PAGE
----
| “The Lovers’ Whirlwind” by William Blake; Blake’s whirlwind takes place
in the second circle of hell as described in Dante’s Divine Comedy
I’ll be reading a poem in front of this painting at the Ashmolean’s Blake exhibit this Saturday, January 24th. I’ll be reading with Oxfordshire poets Julie Forth, Mary Stableford, Merryn Williams, Nick Owen, and Derek Summers. I can’t wait to hear their interpretations.
I listened to the Divine Comedy on Librivox on a trip through Italy last year; Cantos I-V were especially divine, read by Cori Samuel, whose voice I became very much infatuated with.
I wrote my Blake-inspired poem in the dark last night. I enjoy writing in the dark with my eyes closed. I see the words in my mind more intimately, more immediately, than when they’re on paper, or on a laptop, far away at the end of my arm. In the dark there is no arm. The words are only legible in my head.
Here’s the rough draft I wrote in the dark (I can usually manage to untangle the words the next day):
And here is a little sneak-peek at the first 4 lines of my poem all dressed up to go to the museum:
Canto V, La Commedia
“She saw the couches of the dead, and where the fibrous root
Of every heart on earth infixes deep its restless twists”
– William Blake, The Book of Thel
Sin begins with a kiss, then sinks
to a second circle where the wind is nude
and has a million mouths—a dirge
deafens, each lung clenched in a cry.
The Book of Thel is my favorite Blake book. I find much of his work sing-songy and cloying (I have to agree with Byron here) but his mystical/ visionary work can be breathtaking and brutal; all albumen and acid.
I’ve been reading Ackroyd’s Blake biography and Dante in English, an incredible anthology that “explores the variety of encounters between Dante and English-speakers across more than six centuries.” The anthology, edited by Eric Griffiths and Matthew Reynolds, boasts one of the best introductions I’ve ever read. It’s a book in and of itself, but so beautifully written. I have it by my bedside and re-read my favorite passages from the introduction, as well as various writers’ English translations, sporadically.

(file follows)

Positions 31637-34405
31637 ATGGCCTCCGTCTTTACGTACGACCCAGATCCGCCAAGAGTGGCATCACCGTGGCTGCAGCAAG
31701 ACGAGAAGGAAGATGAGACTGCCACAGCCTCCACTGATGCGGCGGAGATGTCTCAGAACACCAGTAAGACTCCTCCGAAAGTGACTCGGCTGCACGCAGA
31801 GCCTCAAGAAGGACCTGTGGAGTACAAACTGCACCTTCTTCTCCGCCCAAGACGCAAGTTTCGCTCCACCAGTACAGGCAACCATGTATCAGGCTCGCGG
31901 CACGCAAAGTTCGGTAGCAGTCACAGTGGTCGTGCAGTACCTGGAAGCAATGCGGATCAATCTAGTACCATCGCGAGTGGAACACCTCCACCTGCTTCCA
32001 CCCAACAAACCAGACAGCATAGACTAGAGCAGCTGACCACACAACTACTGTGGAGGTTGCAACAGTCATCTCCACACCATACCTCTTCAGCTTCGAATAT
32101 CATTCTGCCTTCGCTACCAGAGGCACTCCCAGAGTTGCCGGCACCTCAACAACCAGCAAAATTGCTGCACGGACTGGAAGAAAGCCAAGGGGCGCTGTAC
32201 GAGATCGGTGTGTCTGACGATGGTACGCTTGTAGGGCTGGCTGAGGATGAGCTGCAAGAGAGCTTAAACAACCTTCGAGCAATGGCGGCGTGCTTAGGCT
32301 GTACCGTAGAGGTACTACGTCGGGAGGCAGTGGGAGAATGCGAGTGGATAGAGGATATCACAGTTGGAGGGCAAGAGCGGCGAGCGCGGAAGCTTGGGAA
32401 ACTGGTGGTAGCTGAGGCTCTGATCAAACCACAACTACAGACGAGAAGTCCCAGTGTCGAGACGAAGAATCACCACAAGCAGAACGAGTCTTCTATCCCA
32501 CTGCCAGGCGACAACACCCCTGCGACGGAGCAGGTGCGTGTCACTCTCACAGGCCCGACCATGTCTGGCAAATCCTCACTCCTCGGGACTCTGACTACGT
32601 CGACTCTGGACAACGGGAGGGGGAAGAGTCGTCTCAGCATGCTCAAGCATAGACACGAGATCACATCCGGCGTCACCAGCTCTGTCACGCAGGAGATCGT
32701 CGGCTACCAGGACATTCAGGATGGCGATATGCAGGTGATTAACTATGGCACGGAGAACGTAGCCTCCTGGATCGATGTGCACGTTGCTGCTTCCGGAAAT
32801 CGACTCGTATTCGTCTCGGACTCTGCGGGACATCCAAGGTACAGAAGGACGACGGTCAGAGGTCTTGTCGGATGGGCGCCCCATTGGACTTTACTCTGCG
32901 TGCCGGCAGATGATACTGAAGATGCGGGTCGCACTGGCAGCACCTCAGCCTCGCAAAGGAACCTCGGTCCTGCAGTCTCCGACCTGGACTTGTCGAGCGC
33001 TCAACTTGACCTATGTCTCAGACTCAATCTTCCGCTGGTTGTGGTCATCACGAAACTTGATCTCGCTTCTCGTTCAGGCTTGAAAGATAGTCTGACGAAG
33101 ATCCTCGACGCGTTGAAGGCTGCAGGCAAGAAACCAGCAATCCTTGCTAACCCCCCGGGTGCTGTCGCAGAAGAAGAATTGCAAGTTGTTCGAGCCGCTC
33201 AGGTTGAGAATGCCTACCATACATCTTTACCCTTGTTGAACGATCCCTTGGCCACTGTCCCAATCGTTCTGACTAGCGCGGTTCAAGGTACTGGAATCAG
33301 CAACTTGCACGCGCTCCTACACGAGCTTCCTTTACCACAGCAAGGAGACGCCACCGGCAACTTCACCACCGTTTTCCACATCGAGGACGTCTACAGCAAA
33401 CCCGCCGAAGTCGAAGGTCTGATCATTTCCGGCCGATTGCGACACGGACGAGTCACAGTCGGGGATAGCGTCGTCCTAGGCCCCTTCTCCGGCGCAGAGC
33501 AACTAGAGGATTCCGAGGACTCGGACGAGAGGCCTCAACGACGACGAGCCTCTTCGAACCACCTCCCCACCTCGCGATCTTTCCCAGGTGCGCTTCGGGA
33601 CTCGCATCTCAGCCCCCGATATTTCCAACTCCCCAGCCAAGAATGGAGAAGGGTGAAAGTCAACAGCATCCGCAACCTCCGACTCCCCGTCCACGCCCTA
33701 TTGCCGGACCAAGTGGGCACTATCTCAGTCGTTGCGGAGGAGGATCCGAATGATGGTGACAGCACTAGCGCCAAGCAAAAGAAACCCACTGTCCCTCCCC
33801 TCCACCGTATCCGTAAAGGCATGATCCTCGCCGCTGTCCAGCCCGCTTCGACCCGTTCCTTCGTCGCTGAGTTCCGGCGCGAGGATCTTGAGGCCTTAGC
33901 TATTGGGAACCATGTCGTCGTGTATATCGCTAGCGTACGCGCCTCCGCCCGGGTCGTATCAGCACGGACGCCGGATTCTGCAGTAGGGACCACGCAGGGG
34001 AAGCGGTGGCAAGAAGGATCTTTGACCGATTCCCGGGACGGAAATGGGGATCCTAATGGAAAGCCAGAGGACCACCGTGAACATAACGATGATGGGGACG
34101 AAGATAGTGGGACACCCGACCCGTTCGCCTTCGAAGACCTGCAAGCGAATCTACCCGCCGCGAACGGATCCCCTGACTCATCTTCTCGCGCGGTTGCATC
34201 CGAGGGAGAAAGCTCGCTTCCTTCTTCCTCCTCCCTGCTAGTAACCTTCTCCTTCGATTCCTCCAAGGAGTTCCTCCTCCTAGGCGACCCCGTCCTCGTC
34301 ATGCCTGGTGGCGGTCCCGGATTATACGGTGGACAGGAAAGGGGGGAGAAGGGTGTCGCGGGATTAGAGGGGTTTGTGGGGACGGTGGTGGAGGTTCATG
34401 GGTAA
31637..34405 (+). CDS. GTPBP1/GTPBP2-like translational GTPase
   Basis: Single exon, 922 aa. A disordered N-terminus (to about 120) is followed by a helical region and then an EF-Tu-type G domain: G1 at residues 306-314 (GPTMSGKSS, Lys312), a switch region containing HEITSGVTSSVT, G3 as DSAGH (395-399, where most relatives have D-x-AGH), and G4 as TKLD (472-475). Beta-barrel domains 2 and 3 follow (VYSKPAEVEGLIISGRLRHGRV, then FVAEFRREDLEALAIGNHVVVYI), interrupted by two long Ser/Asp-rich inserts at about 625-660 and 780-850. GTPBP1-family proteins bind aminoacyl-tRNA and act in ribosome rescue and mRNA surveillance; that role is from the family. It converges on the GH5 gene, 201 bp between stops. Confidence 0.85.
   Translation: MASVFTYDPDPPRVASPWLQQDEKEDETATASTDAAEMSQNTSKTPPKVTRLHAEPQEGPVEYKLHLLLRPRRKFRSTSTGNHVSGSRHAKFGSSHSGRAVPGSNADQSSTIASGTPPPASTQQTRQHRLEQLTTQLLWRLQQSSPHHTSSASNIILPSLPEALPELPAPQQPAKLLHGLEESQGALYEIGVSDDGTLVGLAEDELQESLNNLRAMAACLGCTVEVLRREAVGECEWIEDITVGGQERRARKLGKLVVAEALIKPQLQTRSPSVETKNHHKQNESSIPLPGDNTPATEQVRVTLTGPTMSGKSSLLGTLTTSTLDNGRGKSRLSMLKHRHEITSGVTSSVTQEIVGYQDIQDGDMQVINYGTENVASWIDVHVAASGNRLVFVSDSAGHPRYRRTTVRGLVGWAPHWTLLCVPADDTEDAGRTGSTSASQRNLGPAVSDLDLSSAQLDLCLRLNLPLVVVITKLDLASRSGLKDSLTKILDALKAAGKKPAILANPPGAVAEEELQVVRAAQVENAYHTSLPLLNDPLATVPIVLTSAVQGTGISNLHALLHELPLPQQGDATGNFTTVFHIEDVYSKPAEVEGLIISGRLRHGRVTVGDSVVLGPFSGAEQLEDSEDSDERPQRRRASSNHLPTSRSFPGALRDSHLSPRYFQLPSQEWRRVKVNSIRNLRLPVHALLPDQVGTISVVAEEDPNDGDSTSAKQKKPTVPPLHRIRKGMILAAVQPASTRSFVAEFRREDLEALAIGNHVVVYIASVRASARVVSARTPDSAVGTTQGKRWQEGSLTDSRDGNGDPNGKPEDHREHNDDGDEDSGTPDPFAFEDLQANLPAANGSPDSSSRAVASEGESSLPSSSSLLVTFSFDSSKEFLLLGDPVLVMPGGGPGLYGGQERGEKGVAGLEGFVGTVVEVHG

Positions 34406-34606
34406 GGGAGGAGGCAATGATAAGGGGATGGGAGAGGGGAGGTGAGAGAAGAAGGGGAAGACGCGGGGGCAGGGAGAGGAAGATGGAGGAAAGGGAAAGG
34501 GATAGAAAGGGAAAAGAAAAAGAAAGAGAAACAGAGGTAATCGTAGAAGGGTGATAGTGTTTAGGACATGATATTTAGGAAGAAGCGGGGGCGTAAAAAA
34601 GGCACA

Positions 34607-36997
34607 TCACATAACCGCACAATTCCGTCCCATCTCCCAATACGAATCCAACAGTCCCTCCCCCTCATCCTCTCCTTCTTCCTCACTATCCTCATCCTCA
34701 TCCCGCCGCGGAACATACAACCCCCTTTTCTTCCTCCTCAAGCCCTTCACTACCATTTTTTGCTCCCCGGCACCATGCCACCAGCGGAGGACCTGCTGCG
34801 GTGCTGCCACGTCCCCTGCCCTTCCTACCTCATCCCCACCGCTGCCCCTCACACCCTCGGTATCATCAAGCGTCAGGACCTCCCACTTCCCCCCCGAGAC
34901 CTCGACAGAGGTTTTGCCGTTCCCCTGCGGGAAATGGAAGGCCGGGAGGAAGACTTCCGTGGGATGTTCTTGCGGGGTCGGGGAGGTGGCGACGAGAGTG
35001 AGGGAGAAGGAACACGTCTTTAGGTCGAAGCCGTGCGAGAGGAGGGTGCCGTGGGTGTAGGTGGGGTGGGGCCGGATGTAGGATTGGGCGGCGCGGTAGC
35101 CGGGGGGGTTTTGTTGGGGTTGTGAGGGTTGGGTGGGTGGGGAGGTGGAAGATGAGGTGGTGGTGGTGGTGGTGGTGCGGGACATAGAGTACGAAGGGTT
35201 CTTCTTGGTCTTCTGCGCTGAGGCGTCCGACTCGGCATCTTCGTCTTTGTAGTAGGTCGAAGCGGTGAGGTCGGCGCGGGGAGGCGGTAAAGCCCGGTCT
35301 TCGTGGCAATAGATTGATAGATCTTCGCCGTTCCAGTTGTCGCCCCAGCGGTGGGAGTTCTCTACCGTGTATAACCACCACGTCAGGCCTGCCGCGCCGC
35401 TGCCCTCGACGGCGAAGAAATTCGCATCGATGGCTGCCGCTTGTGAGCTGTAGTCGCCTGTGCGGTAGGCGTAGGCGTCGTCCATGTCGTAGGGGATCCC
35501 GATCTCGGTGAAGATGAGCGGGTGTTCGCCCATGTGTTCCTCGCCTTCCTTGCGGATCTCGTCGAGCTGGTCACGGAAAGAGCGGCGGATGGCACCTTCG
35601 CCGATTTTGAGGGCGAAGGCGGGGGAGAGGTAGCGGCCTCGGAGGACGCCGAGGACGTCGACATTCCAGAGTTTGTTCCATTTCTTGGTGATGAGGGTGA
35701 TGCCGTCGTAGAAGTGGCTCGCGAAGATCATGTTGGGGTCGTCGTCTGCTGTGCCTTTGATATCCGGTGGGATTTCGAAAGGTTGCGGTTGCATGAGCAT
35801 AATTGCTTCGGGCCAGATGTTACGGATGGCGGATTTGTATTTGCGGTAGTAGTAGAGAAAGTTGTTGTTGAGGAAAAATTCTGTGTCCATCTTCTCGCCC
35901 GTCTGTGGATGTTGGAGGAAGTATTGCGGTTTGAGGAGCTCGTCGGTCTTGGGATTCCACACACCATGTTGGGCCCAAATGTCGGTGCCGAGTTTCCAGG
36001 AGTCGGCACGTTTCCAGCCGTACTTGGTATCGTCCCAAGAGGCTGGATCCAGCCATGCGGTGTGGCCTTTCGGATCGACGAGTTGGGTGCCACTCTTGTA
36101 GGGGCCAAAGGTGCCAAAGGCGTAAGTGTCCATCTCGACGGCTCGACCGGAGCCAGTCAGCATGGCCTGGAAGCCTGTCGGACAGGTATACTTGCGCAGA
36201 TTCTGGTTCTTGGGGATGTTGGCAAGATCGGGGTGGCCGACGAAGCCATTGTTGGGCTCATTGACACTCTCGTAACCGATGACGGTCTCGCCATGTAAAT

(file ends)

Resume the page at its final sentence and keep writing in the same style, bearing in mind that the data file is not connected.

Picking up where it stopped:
The book reminds me of Hofstaedter’s Le Ton Beau de Marot, one of my all-time favorite books about artistic license in poetry translation.
Sean bought me Dante in English as we drove through Florence mostly because he knew I’d love the cover: an illustration by Tom Phillips, the English artist who created a Humument (I was lucky enough to speak to Phillips at the Oxford Literary Festival years ago and get a glimpse behind the palimpsest of illustrations). a Humument is one of my favorite experiments in altered books and found poetry.
Sean pricked our names into the pages of Dante in English in raised braille-like punctures, so I could read his dedication with my fingertips.
Opening the book is like having someone shake Italy over my head. I’m left with a bedful of ephemera: a papal coin from the Vatican, a pornographic statue from Pompeii, a sprig of rosemary, a hotel bill from Rome, and directions to our friend’s trullo in Puglia. Actually, now that I flip through, I see there are half a dozen postcards of statues copulating. Worse things could fall into bed with me.
As I write this, Sean is sleeping next to me and kitty is napping on the radiator. I’m drinking liquorice tea (that Sean whittled from actual liquorice sticks and steeped in a coffee press devoted to herbs and spices). I love the taste of liquorice tea, how it’s a ghost that sneaks past the tongue – you only catch it once it’s gone. Try it; it’s a tease of a tea.
No honey needed.